Unlike the previous version, which only considers website data, GA4 tracks and integrates website and app data into one Analytics account. Google also updated the data architecture and collection methods to reflect current changes in the way customers use technology.
Despite Google’s good intentions while building GA4, it continues to receive backlash from the search marketing community. But, like it or not, Google has made it clear: the GA4 upgrade it’s not going anywhere soon.
New properties are automatically converted to GA4, and Universal Analytics will be deprecated on July 1, 2023.
So the question isn’t whether you should upgrade to Google Analytics 4, but when?
Here’s what we’ll cover:
Table of Contents
What is Google Analytics 4?
Google Analytics 4 (formerly known as App+Web) is the latest generation of web analytics platforms, which is set to replace the former property type, Universal Analytics (UA).
Google created GA4 using AI-driven technologies to address businesses’ evolving needs and security trends. Some of the most significant changes to hit GA4 include:
- Data collection. With the advent of omnichannel e-commerce, GA4 collects data from both web and app to let businesses see unified user journeys and customer lifecycles across different platforms.
- Event-based tracking. UA measured users by looking at device and platform sessions, which resulted in missed opportunities and data loss when switching devices. Now, GA4 uses an event-based data model to track user behavior. Using user IDs and unique Google signals, it’s much easier to follow users along the customer journey.
With the shift to tracking events and parameters, GA4 also introduced new engagement metrics, like engaged sessions, engaged time, and engagement rate.
- Control how they can collect, retain, and share their data.
- Decide whether the data collected can be used to deliver personalized ads.
- Delete Analytics data by submitting a request to Google.
Unlike its predecessor, GA4 does not collect IP addresses and store cookies.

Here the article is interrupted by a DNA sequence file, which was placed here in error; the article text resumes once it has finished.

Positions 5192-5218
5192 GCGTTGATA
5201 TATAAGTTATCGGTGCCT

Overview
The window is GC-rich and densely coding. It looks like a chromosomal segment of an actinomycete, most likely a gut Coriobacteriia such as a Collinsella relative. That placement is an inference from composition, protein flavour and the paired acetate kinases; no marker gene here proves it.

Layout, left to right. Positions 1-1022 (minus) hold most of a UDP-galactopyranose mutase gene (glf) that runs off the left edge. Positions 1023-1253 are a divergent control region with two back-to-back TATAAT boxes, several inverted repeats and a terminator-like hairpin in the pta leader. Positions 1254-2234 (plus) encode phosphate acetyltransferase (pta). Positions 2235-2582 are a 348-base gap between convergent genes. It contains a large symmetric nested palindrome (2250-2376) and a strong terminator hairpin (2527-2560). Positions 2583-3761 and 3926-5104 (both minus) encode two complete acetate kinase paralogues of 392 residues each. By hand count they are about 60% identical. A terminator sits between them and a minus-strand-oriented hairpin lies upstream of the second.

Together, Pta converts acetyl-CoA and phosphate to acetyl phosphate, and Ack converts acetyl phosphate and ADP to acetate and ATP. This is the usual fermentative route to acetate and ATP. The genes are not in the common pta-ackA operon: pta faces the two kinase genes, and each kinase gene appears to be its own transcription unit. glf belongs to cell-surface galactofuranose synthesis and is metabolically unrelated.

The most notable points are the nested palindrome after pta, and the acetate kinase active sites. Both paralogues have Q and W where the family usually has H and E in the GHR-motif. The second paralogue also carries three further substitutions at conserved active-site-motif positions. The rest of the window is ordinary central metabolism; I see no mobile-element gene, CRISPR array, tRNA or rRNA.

- Machine learning. GA4 applies machine learning technologies to fill in data gaps the GA4 upgrade has changed. Predictive analytics finds trends in user behavior, allowing you to provide more intelligent insights and create forecasts.
- In-depth Reporting. GA4 introduces Explorations, which lets you access data and analytical techniques that aren’t available in UA’s default reports. These features give you a more in-depth look at your data to answer complex questions.
- Expanded integration. GA4 was designed to work better with other products such as BigQuery, Google Ads, and Google Data Studio.
These positives are great, but how does GA4 fare against its predecessor?
UA vs. GA4
Google Analytics 4 differs from the old Universal Analytics version in terms of data architecture, user interface (UI), navigation, reporting, and even terminology. The most glaring difference is the change in data modeling.
Universal Analytics is limited to tracking independent web sessions, while Google Analytics 4 has expanded to track data across App+Web properties, giving users a broader perspective of their data.
That said, GA4 is still ironing out some kinks, so it doesn’t have all the UA features we’re used to. These are some of the significant issues the GA4 upgrade has yet to address:
One of the top problems plaguing the GA4 upgrade is the lack of compatibility with other tools, which is understandable because it was just released.
We asked one of our Big SEO Tools Vendors if everything was now compatible with Google Analytics 4. They shared, “We are now working on the possibility of integrating GA4.